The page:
Iohannis was the successful and beloved mayor of Sibiu (European Cultural Capital in 2007 and vastly different from the rest of the country in a very good way), elected again and again with percentages of over 70% and even over 80%. People knew that and took it as undeniable proof that he is a capable leader. They already had the proof.

Beyond being capable, Iohannis was also a man of a different breed: composed, cool, gentleman-ish, of great dignity, courteous, righteous, empathic, rational, mannered.

Facebook Warriors of Justice

Thank God we had the Internet and they didn't cut it down!

Organised under hashtags, all the illegal moves spotted that day would be publicly shared and seen on Facebook.
Sadly (and unbelievably), the Romanians in foreign countries were once again troubled. The voting process was not improved as promised. Video proof of the real situation was available on Facebook, coming from countless frustrated voters. Ponta, in spite of his promise, did his best to compromise this once again.

Weto see a different face of Romanians. The warriors for justice. They did what was in their power: they went to cast their vote, humble but determined. It took them many hours (on occasions even 13) and loads of coffee to go through the cold wet weather and reach the desk. The mockery was obvious, yet they persisted and didn't become aggressive.

The treacherous promises and these foreign events showed undecided people that they'd better go vote against Ponta. Yes, much of it was 'anti-Ponta', because not everyone can fully trust Iohannis. We cannot see the future or know everything happening behind the curtains. What we could see was what happened during the past weeks and during that Sunday especially. This is what got tens of thousands of Romanians out in the streets and made many undecided ones pick up the stamp and cast their vote.

People informed one another. Truth won. The true meaning of democracy was finally seen. People recorded and photographed undeniable evidence of fraud during the elections, and it was all against Ponta's party. There was no complaint concerning Iohannis's.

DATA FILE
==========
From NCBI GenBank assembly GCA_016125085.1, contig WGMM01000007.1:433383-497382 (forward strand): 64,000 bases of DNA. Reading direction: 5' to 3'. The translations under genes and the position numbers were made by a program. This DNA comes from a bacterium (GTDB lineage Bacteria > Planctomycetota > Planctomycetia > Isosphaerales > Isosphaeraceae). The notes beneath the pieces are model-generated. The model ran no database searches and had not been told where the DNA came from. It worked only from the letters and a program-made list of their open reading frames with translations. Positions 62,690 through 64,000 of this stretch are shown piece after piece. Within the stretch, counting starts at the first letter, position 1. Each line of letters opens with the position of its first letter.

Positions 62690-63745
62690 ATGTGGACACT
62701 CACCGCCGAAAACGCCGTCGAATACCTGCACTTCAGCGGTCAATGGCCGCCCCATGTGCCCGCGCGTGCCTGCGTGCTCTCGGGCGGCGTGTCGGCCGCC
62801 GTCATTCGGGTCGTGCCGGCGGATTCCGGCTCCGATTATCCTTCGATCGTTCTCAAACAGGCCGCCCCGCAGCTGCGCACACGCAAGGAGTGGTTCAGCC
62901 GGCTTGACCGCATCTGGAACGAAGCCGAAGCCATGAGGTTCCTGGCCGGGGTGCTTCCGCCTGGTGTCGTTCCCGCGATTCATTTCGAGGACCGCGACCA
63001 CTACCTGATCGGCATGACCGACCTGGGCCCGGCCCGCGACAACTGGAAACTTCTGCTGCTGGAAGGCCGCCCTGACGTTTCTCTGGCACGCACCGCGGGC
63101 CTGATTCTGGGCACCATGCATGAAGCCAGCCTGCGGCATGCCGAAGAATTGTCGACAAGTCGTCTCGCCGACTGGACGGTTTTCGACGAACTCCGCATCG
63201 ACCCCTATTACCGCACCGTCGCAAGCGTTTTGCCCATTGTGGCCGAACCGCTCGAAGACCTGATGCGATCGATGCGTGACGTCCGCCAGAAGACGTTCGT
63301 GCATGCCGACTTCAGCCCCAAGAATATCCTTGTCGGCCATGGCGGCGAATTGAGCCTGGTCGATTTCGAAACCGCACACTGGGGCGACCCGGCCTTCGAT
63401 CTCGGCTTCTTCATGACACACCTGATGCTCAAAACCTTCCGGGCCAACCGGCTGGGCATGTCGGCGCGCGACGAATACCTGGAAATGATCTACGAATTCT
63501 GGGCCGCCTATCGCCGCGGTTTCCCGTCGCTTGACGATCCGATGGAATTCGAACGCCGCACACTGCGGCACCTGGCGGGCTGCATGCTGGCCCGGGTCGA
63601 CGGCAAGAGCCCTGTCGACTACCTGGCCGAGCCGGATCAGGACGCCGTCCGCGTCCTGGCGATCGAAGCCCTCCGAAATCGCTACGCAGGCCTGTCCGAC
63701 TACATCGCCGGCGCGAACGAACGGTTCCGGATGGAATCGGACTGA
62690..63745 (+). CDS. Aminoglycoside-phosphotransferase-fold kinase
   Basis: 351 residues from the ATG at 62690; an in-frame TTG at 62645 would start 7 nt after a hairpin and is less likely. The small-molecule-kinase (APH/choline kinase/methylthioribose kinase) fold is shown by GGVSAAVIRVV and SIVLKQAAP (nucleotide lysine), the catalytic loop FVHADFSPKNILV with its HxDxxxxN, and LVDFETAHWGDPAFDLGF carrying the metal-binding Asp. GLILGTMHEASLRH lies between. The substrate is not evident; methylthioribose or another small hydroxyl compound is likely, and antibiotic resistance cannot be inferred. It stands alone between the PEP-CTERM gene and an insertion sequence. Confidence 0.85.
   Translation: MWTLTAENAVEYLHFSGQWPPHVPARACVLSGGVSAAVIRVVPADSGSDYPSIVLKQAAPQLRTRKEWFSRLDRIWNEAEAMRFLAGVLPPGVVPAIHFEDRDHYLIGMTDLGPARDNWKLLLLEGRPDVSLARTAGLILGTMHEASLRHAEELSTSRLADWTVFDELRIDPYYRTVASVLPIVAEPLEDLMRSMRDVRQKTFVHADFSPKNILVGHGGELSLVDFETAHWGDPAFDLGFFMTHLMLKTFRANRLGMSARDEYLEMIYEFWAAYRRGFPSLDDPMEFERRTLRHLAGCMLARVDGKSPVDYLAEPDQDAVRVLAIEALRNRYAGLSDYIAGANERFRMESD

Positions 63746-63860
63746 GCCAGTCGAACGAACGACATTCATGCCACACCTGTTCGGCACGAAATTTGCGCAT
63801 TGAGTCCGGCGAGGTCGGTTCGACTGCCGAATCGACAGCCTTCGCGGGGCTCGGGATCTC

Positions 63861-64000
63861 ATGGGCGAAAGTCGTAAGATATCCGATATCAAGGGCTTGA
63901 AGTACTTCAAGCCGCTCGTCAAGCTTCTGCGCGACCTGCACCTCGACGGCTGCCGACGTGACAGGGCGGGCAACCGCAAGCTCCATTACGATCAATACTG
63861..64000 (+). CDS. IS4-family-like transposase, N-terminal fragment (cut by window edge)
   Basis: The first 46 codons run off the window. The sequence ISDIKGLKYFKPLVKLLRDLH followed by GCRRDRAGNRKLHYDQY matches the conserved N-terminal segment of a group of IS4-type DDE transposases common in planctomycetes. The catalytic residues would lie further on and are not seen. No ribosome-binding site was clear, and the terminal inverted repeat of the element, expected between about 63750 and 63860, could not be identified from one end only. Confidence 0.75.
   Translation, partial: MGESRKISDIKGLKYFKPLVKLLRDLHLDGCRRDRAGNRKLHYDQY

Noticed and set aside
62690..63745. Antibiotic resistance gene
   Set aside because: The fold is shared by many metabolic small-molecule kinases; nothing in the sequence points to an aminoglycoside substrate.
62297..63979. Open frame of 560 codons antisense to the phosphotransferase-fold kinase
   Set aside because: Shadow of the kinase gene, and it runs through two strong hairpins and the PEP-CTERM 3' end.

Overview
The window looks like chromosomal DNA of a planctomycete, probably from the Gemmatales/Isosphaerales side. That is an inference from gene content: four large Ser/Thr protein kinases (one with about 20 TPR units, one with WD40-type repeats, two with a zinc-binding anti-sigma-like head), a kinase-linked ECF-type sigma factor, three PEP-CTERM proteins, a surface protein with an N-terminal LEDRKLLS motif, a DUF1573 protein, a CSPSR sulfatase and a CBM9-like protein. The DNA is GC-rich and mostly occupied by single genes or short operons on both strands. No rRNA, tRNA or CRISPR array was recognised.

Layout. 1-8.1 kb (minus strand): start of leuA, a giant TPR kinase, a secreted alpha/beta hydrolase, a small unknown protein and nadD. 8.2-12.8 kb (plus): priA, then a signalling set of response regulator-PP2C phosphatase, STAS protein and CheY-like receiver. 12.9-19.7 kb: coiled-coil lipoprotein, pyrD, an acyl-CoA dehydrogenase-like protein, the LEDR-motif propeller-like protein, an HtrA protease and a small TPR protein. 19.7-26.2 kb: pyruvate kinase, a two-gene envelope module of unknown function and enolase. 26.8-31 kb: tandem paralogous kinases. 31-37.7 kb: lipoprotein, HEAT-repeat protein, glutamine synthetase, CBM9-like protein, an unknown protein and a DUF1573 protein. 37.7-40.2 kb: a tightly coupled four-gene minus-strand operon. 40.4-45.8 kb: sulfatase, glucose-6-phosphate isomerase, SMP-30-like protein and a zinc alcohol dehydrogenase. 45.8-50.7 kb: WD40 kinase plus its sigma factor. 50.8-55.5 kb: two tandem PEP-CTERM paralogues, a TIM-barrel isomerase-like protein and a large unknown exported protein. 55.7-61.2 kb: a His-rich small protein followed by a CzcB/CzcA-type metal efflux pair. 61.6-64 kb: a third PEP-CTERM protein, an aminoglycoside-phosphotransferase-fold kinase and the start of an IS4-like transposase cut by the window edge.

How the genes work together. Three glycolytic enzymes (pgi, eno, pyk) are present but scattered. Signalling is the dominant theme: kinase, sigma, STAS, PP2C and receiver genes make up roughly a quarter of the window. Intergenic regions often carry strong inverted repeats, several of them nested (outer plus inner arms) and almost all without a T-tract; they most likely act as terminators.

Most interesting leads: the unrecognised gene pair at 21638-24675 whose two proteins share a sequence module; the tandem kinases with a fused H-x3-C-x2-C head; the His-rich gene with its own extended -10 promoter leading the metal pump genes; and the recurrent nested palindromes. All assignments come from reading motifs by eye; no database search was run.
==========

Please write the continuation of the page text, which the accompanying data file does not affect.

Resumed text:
What Happened on Sunday, November 16

I did not believe in voting, but the way Ponta's party tried so hard to falsify the votes spoke volumes. "Perhaps there is something real in it, since they're struggling so hard to get more on their plate..."

Ponta and his men used not only propaganda to convince uneducated and isolated people, but also FRAUD. Deceased citizens' names were found on their lists. People who did not come to vote were 'replaced' with a fake signature by their men.

And then... the buses. On an awfully rainy and cold November day, suddenly hundreds of citizens decided to go on a trip! A trip to the most plain, uninteresting places in the country. It was indeed called 'tourism'. In fact, what was happening was that countless buses would take brainwashed people to various voting locations along the road. They would vote on the available 'special lists', meant for those who don't reside in that specific place. This is how the non-attractive county of Teleorman got to have a 263% voters presence, when the country average was of 50-60%!

Many were shocked at how much Iohannis had recovered. He was 10% behind, but eventually got ahead and won, even before the diaspora results were calculated. He eventually recovered about 14% and won the elections. 6.2 million votes for Iohannis, a record for Romania.

He has German origins and is a Protestant, but he is much more of a Romanian and a Christian than his opponent, who even threatened priests and their families and who used popular Romanian saints to promote his deceitful messages. 


Post a Comment